The primary image that will occupy the screen is of a old man’s face, gradually erupting into a full smile, slowed down over three minutes. The motivation in this is to disguise the event in time, the audience will only be aware of the fact that the subject is smiling as the face subtly changes frame by frame, millimetre by millimetre into a peacefully joyous expression. The smile shows a frozen moment, as if a weight has been lifted, displaying a confirmation of life and at the same time showing an acceptance and serenity in the face of age, a letting go of worries and closure.
Blending with this images from the words of a hand written letter, its memories implied. Ink, pen and paper are seen, as an old hand writes out a personal letter to someone dear. Breaking down the text, sentence by sentence, we will present the words in the manner they are written, as if a train of thought is progressing to its conclusion at the moment of its creation. This will present the real and personal nature of writing a letter, with all its idiosyncrasies, in a natural and not in a contrived way.
The piece will attempt to become dreamlike, warm and textured. However, the final effect of the film will be greatly dependent upon the accompanying soundtrack, but the audience will be invited to bring their own meaning as the work is shown, trying to discover what the full content of the letter is and what the final smile then implies.
To approach the soundtrack I began by simply watching the final cut, over and over again. The most noticeable aspect for me was the stillness of the face compared to the movement of the pen and the constant flow of the words. I wanted the soundtrack to match the expression more than the words and the violin came immediately to mind; to try and form a drone or elongated note that would float over the piece, supporting the timeless quality of the face as it slowly changed.
The first part of creating the soundtrack was to play the film and improvise using an electric violin, once the feeling and mood seemed right I moved on to the examine the resulting melodies and phrasing that had occurred. I then continued to improvise along with the primary sound recording to bring depth and add resonance, it seemed to be based in D Minor and played with strong rubato, avoiding the tempo implied by the pens movement. The more improvisations that were recorded, the more I began centring on a primary melody and ended up with the pizzicato eventually used as the strongest element to the soundtrack.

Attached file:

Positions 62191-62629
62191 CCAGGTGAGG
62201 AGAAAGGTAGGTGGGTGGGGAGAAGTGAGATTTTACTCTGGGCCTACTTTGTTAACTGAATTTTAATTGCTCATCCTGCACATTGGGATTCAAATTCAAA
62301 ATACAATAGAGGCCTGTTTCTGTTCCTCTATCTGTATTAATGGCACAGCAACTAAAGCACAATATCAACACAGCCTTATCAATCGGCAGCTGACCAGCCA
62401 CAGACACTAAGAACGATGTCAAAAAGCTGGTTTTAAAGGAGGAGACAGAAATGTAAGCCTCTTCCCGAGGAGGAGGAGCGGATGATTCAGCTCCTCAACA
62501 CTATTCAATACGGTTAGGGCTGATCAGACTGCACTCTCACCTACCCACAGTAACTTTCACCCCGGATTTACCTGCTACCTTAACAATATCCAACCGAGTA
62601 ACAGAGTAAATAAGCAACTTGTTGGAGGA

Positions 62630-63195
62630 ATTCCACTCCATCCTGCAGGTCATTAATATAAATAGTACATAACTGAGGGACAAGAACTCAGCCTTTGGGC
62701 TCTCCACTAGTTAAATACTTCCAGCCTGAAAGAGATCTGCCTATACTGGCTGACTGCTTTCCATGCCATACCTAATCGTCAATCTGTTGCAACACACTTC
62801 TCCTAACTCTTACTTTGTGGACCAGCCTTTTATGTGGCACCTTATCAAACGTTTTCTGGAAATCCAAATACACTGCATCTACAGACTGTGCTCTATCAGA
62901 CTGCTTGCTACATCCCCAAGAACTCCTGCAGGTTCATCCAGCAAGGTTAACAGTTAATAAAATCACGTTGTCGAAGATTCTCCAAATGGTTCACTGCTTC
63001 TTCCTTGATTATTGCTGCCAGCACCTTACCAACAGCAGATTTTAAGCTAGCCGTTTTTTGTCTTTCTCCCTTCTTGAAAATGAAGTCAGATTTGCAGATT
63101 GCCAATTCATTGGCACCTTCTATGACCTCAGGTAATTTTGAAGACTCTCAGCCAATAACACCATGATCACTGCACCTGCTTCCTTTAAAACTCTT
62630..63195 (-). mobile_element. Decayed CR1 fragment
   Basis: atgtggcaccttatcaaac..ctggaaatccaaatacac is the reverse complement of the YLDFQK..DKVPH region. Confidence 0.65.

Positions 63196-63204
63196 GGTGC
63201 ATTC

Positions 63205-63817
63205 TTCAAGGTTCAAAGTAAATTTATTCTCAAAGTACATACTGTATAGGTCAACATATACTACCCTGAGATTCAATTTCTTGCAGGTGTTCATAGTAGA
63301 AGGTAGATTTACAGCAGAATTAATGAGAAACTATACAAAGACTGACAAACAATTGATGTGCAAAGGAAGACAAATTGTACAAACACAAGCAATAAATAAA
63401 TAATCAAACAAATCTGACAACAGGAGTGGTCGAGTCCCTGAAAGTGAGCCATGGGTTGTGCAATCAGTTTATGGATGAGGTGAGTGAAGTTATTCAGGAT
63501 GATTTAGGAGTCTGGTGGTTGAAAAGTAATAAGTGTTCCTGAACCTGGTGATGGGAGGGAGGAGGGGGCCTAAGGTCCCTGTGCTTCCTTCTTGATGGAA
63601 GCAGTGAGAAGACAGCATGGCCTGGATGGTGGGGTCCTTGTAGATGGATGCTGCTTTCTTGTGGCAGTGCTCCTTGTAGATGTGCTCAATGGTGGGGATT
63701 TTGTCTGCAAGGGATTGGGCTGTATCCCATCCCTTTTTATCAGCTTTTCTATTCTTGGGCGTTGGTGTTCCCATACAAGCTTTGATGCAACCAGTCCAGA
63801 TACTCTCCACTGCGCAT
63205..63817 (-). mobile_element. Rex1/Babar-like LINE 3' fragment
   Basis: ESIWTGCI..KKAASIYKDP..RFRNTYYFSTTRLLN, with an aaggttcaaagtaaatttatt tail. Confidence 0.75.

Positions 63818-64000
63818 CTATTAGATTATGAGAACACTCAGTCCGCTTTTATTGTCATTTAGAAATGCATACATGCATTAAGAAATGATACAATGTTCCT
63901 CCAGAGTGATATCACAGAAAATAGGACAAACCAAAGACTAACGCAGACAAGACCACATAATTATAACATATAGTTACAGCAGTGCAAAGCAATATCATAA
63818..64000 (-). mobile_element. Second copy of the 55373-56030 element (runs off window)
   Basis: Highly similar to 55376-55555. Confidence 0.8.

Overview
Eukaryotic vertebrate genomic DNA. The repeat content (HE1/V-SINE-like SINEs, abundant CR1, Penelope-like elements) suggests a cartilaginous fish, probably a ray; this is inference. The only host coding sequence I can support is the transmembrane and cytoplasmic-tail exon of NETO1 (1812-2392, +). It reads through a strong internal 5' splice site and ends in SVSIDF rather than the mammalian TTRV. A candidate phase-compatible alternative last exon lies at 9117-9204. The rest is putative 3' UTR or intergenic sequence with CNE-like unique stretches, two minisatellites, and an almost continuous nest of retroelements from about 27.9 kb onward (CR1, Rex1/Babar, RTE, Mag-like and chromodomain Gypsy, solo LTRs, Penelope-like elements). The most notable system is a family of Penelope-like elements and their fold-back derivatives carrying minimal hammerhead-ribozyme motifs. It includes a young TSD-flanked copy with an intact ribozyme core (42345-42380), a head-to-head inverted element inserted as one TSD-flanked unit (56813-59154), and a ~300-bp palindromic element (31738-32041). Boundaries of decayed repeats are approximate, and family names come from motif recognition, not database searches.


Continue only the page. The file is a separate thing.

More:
Two of the improvisations were selected and overlaid in the mix; with the clearest, in terms of its emotional content, doubled up. The two droning improvisations were blended in and out of the piece, hopefully avoiding areas where my lack of ability as a musician showed up.
The Final Cut
The resultant film, for me, conveys a strong feeling of yearning. At first, when the pizzicato begins, the main focus seems to be the man’s eyes and the face seems to be completely static. As the strings begin creeping in, the music comes across as melancholy. I begin to feel that the man is full of regret and yearning; that he is writing the letter and looking at us from the past and that he has already gone from our time. As the words are examined for meaning I get the sensation that there is nothing that can be done or said, that whatever situation was transpiring has already concluded long ago and we are watching the aftermath or echo.
When it can be seen that the man’s expression is beginning to change, it may first assumed that he is about to cry but soon we an see that he is in fact smiling and the mood of the piece changes. However, the music maintains its original momentum; it shows that the outcome is fixed but no longer carries any sensation of loss or grief. That if it is a farewell, it is a fond one.